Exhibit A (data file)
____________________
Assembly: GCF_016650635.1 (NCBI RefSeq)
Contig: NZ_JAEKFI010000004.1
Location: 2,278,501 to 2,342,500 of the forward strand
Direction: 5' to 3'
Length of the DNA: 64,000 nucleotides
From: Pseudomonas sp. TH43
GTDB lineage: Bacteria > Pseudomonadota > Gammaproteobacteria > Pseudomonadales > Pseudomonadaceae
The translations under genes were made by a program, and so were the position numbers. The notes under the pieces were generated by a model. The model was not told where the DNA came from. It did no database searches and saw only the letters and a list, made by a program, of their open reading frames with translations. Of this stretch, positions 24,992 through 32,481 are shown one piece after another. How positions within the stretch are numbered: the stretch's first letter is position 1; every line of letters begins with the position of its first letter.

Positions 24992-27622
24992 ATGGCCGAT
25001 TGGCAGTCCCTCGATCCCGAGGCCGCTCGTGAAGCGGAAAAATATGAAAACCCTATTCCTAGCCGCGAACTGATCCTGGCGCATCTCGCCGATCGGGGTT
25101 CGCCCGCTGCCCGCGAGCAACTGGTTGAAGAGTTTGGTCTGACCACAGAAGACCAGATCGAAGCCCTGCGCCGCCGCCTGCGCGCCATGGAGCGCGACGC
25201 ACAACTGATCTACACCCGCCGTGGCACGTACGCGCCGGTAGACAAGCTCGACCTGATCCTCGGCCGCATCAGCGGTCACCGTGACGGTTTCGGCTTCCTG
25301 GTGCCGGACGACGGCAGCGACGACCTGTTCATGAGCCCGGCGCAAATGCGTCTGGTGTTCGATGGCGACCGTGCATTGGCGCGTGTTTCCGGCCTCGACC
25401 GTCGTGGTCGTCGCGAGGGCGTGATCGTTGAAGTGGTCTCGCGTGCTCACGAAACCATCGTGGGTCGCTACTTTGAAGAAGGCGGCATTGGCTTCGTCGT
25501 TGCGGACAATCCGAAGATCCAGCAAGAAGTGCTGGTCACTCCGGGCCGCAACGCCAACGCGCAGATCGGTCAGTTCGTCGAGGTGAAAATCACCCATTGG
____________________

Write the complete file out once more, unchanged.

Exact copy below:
Assembly: GCF_016650635.1 (NCBI RefSeq)
Contig: NZ_JAEKFI010000004.1
Location: 2,278,501 to 2,342,500 of the forward strand
Direction: 5' to 3'
Length of the DNA: 64,000 nucleotides
From: Pseudomonas sp. TH43
GTDB lineage: Bacteria > Pseudomonadota > Gammaproteobacteria > Pseudomonadales > Pseudomonadaceae
The translations under genes were made by a program, and so were the position numbers. The notes under the pieces were generated by a model. The model was not told where the DNA came from. It did no database searches and saw only the letters and a list, made by a program, of their open reading frames with translations. Of this stretch, positions 24,992 through 32,481 are shown one piece after another. How positions within the stretch are numbered: the stretch's first letter is position 1; every line of letters begins with the position of its first letter.

Positions 24992-27622
24992 ATGGCCGAT
25001 TGGCAGTCCCTCGATCCCGAGGCCGCTCGTGAAGCGGAAAAATATGAAAACCCTATTCCTAGCCGCGAACTGATCCTGGCGCATCTCGCCGATCGGGGTT
25101 CGCCCGCTGCCCGCGAGCAACTGGTTGAAGAGTTTGGTCTGACCACAGAAGACCAGATCGAAGCCCTGCGCCGCCGCCTGCGCGCCATGGAGCGCGACGC
25201 ACAACTGATCTACACCCGCCGTGGCACGTACGCGCCGGTAGACAAGCTCGACCTGATCCTCGGCCGCATCAGCGGTCACCGTGACGGTTTCGGCTTCCTG
25301 GTGCCGGACGACGGCAGCGACGACCTGTTCATGAGCCCGGCGCAAATGCGTCTGGTGTTCGATGGCGACCGTGCATTGGCGCGTGTTTCCGGCCTCGACC
25401 GTCGTGGTCGTCGCGAGGGCGTGATCGTTGAAGTGGTCTCGCGTGCTCACGAAACCATCGTGGGTCGCTACTTTGAAGAAGGCGGCATTGGCTTCGTCGT
25501 TGCGGACAATCCGAAGATCCAGCAAGAAGTGCTGGTCACTCCGGGCCGCAACGCCAACGCGCAGATCGGTCAGTTCGTCGAGGTGAAAATCACCCATTGG